Shepley says burnout risk increases with the complexity of the child’s medical needs and decreases with the availability of social support. Social support is a key indicator of family health. “If there are aspects of the child’s needs that cause them to be more isolated, they definitely are at risk for depression,” Shepley says. Caregivers should heed the warning signs of “extreme fatigue, feeling isolated, feeling burdened, cognitive stress and not finding enough time to pay attention to other relationships.”
Shepley works with parents to figure out “how best to get regular, consistent care” and recommends parents identify and bolster their networks “both within and outside the household,” which can mean “one parent offering the other breaks” when possible.
The Stroups say they take this approach. Tina says, “We literally could not do it without each other. We tag team so much.”
“We take care of each other,” Trent says. “I’ll do stuff and then let her have time to go do stuff with her friends.”
Within the last year, they also connected with others at their church, Grace United Methodist, which has a special-needs ministry, which is “huge,” Tina says. “We’ve had a couple of my church friends get to know Addie so they can watch her. We have one babysitter on hand who really knows her and is comfortable with everything.”
Their family also uses the church’s respite care, which is offered quarterly and is open to the whole community. “We know that quarterly we’ll get three hours,” Tina says. “What we like to do is take our other kids and do something like a normal family.”
Sometimes camps are available for respite care. O’Keefe sent her daughter to a camp run by the League for People with Disabilities, Camp Greentop. “It’s a perfect amount of time for us and for her. We know she’s happy and safe.”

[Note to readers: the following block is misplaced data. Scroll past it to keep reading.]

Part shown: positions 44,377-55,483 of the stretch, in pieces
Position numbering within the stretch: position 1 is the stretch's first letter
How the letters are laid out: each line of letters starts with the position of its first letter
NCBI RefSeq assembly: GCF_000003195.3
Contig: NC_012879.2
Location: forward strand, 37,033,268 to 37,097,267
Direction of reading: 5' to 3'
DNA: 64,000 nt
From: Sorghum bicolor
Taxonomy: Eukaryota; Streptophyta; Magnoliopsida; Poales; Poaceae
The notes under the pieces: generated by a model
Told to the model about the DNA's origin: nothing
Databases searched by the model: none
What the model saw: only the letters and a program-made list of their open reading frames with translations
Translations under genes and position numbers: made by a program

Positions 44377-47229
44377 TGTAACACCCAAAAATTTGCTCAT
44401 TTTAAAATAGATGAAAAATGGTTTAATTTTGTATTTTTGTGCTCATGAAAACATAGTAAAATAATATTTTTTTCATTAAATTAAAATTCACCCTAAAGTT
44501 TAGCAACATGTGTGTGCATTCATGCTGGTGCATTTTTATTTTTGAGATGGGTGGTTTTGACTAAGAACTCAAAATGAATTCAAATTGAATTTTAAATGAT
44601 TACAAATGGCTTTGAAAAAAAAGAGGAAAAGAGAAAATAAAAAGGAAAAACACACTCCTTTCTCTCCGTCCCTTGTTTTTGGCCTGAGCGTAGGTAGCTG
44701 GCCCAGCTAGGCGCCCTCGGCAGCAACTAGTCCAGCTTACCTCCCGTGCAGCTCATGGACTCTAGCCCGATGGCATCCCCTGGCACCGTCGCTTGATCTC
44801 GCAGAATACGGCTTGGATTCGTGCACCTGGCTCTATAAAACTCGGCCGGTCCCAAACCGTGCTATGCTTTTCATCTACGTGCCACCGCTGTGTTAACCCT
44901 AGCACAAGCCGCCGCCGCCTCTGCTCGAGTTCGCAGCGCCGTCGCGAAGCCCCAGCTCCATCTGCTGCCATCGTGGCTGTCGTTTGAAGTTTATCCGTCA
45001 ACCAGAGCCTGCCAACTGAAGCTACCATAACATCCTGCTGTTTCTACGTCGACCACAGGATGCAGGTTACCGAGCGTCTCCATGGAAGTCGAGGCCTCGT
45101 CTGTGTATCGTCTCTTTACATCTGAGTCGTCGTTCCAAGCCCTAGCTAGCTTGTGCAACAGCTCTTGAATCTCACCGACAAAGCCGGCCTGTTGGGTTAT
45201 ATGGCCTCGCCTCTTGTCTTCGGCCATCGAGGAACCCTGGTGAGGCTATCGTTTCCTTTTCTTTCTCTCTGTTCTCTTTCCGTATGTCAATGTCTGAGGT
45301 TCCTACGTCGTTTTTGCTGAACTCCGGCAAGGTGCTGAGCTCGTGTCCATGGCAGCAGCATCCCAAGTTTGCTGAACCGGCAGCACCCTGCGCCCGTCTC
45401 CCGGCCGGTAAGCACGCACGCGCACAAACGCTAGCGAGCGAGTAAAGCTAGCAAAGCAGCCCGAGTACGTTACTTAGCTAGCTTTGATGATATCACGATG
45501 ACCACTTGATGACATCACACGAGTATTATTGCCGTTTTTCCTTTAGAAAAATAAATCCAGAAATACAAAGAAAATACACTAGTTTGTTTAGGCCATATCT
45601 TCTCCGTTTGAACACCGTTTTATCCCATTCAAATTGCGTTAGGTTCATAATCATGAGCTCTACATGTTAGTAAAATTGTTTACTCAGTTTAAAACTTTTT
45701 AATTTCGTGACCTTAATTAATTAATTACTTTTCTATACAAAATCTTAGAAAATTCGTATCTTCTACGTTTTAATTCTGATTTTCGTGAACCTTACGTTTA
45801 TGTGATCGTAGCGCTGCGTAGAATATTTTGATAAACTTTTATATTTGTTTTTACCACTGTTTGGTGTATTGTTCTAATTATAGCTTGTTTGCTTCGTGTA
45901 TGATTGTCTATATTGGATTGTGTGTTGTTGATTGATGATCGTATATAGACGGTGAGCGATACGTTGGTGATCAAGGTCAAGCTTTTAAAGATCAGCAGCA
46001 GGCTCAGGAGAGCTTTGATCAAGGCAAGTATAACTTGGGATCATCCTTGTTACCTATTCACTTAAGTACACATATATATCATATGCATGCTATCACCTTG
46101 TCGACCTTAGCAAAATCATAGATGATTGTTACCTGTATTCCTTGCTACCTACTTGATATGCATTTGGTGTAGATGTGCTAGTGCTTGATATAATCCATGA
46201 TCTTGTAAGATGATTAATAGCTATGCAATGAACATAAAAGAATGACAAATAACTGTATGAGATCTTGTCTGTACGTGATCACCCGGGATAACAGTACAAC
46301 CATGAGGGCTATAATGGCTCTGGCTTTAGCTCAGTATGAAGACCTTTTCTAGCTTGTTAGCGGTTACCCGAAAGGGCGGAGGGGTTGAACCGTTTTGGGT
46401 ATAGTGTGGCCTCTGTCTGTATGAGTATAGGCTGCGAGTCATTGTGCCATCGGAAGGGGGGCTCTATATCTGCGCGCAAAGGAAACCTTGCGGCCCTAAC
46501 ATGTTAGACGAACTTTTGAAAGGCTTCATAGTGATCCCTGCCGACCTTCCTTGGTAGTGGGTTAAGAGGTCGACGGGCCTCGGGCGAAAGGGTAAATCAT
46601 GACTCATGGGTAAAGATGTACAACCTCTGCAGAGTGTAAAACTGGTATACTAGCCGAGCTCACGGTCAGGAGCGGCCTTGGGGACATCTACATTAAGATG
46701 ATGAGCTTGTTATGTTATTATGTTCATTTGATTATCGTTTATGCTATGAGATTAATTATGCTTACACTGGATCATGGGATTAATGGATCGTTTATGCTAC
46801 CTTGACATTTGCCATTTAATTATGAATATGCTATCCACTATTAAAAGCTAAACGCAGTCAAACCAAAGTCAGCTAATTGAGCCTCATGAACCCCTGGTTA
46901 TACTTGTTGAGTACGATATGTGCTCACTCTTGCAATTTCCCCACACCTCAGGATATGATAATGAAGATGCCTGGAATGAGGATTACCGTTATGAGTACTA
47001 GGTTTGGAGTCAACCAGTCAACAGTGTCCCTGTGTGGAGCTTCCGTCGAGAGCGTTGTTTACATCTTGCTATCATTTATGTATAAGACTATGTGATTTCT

The Kennedy Krieger Institute runs Camp SOAR for its students and their siblings, allowing parents a full weekend off while knowing their child is being cared for by KKI staff. Chuck King has sent his two sons, Garrett and Jacob, to Camp SOAR for the past two years. King says when he and his wife dropped off the boys on a Friday night and went out to dinner afterward, they were struck at how rare this previously regular activity had become for them.
“It allowed us to, in a sense, breathe. And not have to worry for a change,” he says.
Whether families use a program or agency or find a babysitter on their own, Shepley says, parents should, of course, interview them and check references. “But probably the biggest thing that will help you feel comfortable is to have them spend some time with your child.
Have them come over and spend a day and go through the different routines. If there’s a behavior protocol, make sure they’re capable and open to learning that, and if there’s a behavior therapist involved, they’ll help with that training.”
Another resource: Some movie theaters offer showings for families with children with autism. “The more they are able to participate in activities, the better,” Shepley says. “That’s what leads to mental wellness, the whole family being able to lead balanced lives.”